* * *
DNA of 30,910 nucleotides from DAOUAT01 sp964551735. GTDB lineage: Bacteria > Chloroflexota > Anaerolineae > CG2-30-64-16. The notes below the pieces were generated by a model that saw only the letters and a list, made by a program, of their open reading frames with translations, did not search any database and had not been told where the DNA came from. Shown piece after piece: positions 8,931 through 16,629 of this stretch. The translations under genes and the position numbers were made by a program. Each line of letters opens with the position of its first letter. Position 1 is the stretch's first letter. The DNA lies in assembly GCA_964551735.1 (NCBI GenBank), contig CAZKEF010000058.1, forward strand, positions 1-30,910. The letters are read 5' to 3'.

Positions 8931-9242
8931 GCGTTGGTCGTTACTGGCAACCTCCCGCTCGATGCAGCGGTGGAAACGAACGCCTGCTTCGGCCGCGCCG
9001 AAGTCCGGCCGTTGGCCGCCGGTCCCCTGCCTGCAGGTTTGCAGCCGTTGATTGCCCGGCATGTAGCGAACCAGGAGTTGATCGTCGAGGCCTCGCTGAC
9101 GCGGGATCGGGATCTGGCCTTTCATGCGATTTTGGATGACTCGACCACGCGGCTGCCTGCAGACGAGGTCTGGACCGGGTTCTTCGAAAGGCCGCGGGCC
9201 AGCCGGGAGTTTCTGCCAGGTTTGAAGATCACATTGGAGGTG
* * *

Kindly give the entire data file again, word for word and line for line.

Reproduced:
DNA of 30,910 nucleotides from DAOUAT01 sp964551735. GTDB lineage: Bacteria > Chloroflexota > Anaerolineae > CG2-30-64-16. The notes below the pieces were generated by a model that saw only the letters and a list, made by a program, of their open reading frames with translations, did not search any database and had not been told where the DNA came from. Shown piece after piece: positions 8,931 through 16,629 of this stretch. The translations under genes and the position numbers were made by a program. Each line of letters opens with the position of its first letter. Position 1 is the stretch's first letter. The DNA lies in assembly GCA_964551735.1 (NCBI GenBank), contig CAZKEF010000058.1, forward strand, positions 1-30,910. The letters are read 5' to 3'.

Positions 8931-9242
8931 GCGTTGGTCGTTACTGGCAACCTCCCGCTCGATGCAGCGGTGGAAACGAACGCCTGCTTCGGCCGCGCCG
9001 AAGTCCGGCCGTTGGCCGCCGGTCCCCTGCCTGCAGGTTTGCAGCCGTTGATTGCCCGGCATGTAGCGAACCAGGAGTTGATCGTCGAGGCCTCGCTGAC
9101 GCGGGATCGGGATCTGGCCTTTCATGCGATTTTGGATGACTCGACCACGCGGCTGCCTGCAGACGAGGTCTGGACCGGGTTCTTCGAAAGGCCGCGGGCC
9201 AGCCGGGAGTTTCTGCCAGGTTTGAAGATCACATTGGAGGTG